Thoreson suggested that this lack of interest may be because the federal government has not adopted Windows 98 as a standard operating system. Most agencies are sticking with Windows 95 for the time being, while others are using Windows NT 4.0 or are planning to use Windows NT 5.0 when it ships next year. This will slow federal interest in USB because support for USB devices in Windows 95 and Windows NT 4.0 has been problematic. To head off potential problems, some PC vendors ship machines with the USB ports disabled in BIOS.

But federal agencies are likely to start asking for USB soon because of its advantages over older connectors. "I suspect we will see that as a checklist item in the next round of contracts," Dell's Weinbrandt said.

Thoreson noted that federal buyers will soon have the Windows 95 vs. Windows 98 question settled for them, as PC vendors stop shipping new PCs with Windows 95. "Most computer manufacturers are no longer offering Windows 95," he said.

In the short term, USB ports will be used for human interface devices, such as keyboards and mice. But users will truly see the benefits of USB connections when they are used for peripherals that can be finicky, including modems, printers, scanners, cameras and fingerprint identification devices.

The large number of potential devices suggests that PCs will need more USB ports than the two that are mounted on the back of most new PCs.

The answer will be hubs that split those ports into four or even seven. These hubs will take two primary forms: dedicated stand-alone hubs and hubs that are built into monitors. The millions of PCs in existence today with USB ports will require stand-alone hubs because they already have monitors that do not have built-in USB ports.

Users also need to check whether they need powered hubs, which cost more, or if they can settle for cheaper passive hubs.

A passive hub divides the power available from the PC's USB port among the hub's four ports, said Russ Davenport, director of marketing for Inside Out Networks Inc., an Austin, Texas, USB hub maker.

Passive hubs may be fine for low-power devices such as mice and keyboards, but scanners, modems and the like will demand more power than a passive hub can provide. These devices call for powered hubs, such as Inside Out's powered four-way and seven-way devices. These hubs even have independent power management for each of the ports, so a power problem with one device will not affect the other peripherals, Davenport said.

Monitors are a natural device to combine with a powered hub because they have a large power supply in them already. The monitor hubs also are easy to reach when users connect devices. Diane Bunton, Compaq's marketing manager for monitors, said this will encourage vendors to install USB hubs in most, but not all, monitors. "I don't think that we'll ever get to the point that every monitor is a USB hub because it does add cost," she said. That expense is $25 to $30 at the factory, according to another industry insider.

Many monitors also will be USB devices themselves, making them easier to adjust. "Instead of using arcane buttons to change settings, you'll be able to use a Windows 98 applet," Dataquest's Brookwood said. The same advantage for USB speakers means that users will not have to fiddle with volume settings in software in addition to the knobs on the front of speakers, he added.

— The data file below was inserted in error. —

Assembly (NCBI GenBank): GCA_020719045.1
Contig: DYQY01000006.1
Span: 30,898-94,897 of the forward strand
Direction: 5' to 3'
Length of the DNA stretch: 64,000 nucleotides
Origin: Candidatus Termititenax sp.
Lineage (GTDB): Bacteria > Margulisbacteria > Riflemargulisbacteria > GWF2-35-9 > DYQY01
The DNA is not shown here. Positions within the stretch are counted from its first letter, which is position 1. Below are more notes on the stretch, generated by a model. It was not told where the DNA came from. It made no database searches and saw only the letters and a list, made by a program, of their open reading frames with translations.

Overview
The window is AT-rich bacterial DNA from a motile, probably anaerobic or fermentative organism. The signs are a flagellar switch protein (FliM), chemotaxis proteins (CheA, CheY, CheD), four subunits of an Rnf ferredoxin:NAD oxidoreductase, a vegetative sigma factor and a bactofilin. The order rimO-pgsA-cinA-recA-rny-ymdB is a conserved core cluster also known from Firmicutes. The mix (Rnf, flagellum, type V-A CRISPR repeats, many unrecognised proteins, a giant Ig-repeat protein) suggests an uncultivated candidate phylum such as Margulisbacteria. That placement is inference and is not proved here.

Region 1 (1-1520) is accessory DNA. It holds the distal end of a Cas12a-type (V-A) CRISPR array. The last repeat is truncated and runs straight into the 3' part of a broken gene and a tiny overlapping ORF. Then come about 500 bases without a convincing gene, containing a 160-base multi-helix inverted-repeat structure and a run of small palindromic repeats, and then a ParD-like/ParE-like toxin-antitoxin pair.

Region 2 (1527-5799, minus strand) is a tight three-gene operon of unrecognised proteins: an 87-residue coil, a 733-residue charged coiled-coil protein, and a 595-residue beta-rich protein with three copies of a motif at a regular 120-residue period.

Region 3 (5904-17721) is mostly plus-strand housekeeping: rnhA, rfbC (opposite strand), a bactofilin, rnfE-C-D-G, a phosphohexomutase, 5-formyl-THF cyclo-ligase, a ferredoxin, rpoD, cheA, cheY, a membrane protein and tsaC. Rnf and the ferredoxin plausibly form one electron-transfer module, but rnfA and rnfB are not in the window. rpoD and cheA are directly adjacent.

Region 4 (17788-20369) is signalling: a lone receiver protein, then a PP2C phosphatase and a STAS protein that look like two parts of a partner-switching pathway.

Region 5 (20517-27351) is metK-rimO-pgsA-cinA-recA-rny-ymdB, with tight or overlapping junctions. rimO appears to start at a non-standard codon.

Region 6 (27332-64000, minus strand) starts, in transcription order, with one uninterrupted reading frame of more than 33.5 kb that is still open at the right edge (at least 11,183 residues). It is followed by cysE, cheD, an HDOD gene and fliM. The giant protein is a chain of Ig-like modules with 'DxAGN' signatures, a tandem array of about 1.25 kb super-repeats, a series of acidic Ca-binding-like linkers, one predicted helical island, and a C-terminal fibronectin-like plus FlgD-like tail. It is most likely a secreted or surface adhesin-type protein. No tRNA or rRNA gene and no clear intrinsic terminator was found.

With handy hot plug-and-play ports on desktop computers, agencies may decide to save money on less-used peripherals, such as scanners, by letting users sign them out from a pool as needed. Until now, setup and configuration headaches were too great to make this realistic. But now users can simply snap in a scanner via the USB, scan documents and return the scanner to the pool.

Such a practice also will cut down on desktop clutter, Intel's Whalley said. "The big advantage of USB is that you don't have to have all the devices attached all the time," he said. "I don't need scanners and joysticks cluttering up the desk all the time."

In addition, agencies using notebook computers will be able to use USB hubs and peripherals instead of the pricey proprietary docking stations that only work with a particular model of notebook computer. "Do you want to have a separate docking station for each laptop?" Davenport asked. He said some large agencies are looking at Inside Out's USB hubs for such applications.

Gary Thomas, a Coast Guard PC, Macintosh and notebook user, said replacing docking stations with USB hubs would be "a great use" of USB. "It would also be good if you have a mixed [Macintosh and Windows] environment because you can have some commonality of hardware," he said.

As USB gains momentum, vendors will introduce other kinds of peripherals using the interface, such as cable modems, Asymmetrical Digital Subscriber Line modems, Iomega Corp. Zip drives, hard disk drives and force feedback joysticks and flight yokes. These will enjoy the benefit of the easy connection, but high-speed devices such hard disk drives will find the USB interface a performance-choking bottleneck.

The solution for such devices will be IEEE 1394 Firewire, which is a speedy new technology that can work through USB ports to accelerate communication between PCs and their high-speed peripherals. But, like USB technology, Firewire will need time for support software to become widely available and before compliant devices appear en masse.

-- Carney is a free-lance writer based in Herndon, Va.